Introduction to Reflection - Rev. Ian Faulkner

As I prepared for this morning, I had a hymn of my childhood ringing in my ears. I’m sure that a number of the congregation this morning will remember it. Found in the Citizenship and Service section of the old Methodist Hymn Book, number 898, is James Russell Lowell’s 1845 hymn: “Once to every man and nation comes the moment to decide. In the strife of truth and falsehood for the good or evil side.”

This hymn and the tune that I know named EBENEZER, flooded into my mind as I read of events unfolding in the city of Minneapolis, in the United States of America, following the death of George Floyd early this week. I do not understand a civic environment where such events originate. I do however know that the anger we see demonstrated on our TV screens and the perceptions being enacted are very real.

One of the reflections that I have read was written by Diana Butler Bass, a church historian, commentator on civic events in the USA, who contributes regularly to magazines that are set in a progressive Christianity space. This week she has written of these events in Minneapolis and placed them alongside the images of the day of Pentecost. Her words: “Pentecost is no party this year. Indeed, this feast fall on the eve of a National Day of Prayer and Remembrance, June the 1st, to be marked by silence at noon. Silence more than shouting this year. Mourning not celebration.” She also writes: “this discomforting Pentecost drew my attention away from the traditional readings. My attention was drawn instead to an alternative reading set for today: those words found in 1 Corinthians 12, verse 13 that read: ‘for in the one Spirit we were all baptised into one body – Jews or Greeks, slaves or free – and we were all made to drink of one Spirit.’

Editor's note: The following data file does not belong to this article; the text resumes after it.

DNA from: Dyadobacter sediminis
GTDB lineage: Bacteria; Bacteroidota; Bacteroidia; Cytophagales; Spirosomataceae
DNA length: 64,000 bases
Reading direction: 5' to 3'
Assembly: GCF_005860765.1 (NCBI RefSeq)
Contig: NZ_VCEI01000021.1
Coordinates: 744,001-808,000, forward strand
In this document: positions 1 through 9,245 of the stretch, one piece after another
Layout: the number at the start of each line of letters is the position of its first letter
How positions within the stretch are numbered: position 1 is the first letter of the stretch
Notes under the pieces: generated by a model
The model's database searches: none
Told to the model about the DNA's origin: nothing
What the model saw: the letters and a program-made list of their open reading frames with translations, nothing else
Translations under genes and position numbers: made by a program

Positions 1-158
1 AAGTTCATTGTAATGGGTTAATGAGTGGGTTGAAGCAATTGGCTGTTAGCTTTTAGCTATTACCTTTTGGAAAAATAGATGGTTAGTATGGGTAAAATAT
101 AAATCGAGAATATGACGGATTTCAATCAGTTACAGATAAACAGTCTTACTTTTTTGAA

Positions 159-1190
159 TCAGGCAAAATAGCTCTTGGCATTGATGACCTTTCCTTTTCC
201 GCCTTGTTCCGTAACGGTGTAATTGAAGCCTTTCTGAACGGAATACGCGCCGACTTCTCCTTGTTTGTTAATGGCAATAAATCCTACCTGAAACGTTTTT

These are powerful words.

How do we in Aotearoa view these images on the day of Pentecost, knowing that our own civic record also has underlaying currents that signal all is not well within our own shores? Do we recognise the inequalities that are evident here in New Zealand in the outcomes for many in our communities, reflected in health, housing, educational and other social indicators?

Diana entitles her sermon for this day: Pentecost, Prejudice and Pandemic. They are written to a community that is also grappling with the impact of the COVID-19 pandemic. At a distance, we can only mourn with her, in her setting where now there are more than 100,000 deaths associated with the virus – more deaths in total than those killed in the conflict we know as the Vietnam War: a war known in Vietnam as ‘the American War’.

On our Pentecost day 2020, I invite us all to reflect on the words of Diana Butler Bass. Are we able to stand in solidarity with her as she brings these words today to her readers: words that she also brings to us, here in Aotearoa, many hours away from the events she’s commenting on?

Today, our guest is Lesieli Samiu, of the Epsom Congregation. I have come to know Lesieli as a member of the Board of Methodist Mission and Ecumenical. Lesieli led our Board devotions this past Tuesday night. Her reflection, noting the impact of the Corona Virus on her world and mindset, spoke to me. I invited her to reshare her words with us this morning.

Reflection - Lesilei Samiu

If you would like to read the words rather than watch the videos, please click here.